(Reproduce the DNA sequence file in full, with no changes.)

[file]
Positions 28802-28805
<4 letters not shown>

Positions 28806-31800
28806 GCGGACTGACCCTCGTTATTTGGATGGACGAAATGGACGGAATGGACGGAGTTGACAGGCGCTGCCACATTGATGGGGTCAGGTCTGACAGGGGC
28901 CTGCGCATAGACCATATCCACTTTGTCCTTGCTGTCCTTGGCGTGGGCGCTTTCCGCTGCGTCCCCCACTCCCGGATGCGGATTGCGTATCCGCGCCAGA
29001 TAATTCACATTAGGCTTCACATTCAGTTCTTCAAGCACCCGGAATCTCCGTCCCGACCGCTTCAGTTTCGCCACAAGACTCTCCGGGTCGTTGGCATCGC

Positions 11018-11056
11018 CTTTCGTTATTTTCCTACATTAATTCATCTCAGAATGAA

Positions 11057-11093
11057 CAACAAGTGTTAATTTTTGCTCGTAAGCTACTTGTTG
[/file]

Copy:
Positions 28802-28805
<4 letters not shown>

Positions 28806-31800
28806 GCGGACTGACCCTCGTTATTTGGATGGACGAAATGGACGGAATGGACGGAGTTGACAGGCGCTGCCACATTGATGGGGTCAGGTCTGACAGGGGC
28901 CTGCGCATAGACCATATCCACTTTGTCCTTGCTGTCCTTGGCGTGGGCGCTTTCCGCTGCGTCCCCCACTCCCGGATGCGGATTGCGTATCCGCGCCAGA
29001 TAATTCACATTAGGCTTCACATTCAGTTCTTCAAGCACCCGGAATCTCCGTCCCGACCGCTTCAGTTTCGCCACAAGACTCTCCGGGTCGTTGGCATCGC

Positions 11018-11056
11018 CTTTCGTTATTTTCCTACATTAATTCATCTCAGAATGAA

Positions 11057-11093
11057 CAACAAGTGTTAATTTTTGCTCGTAAGCTACTTGTTG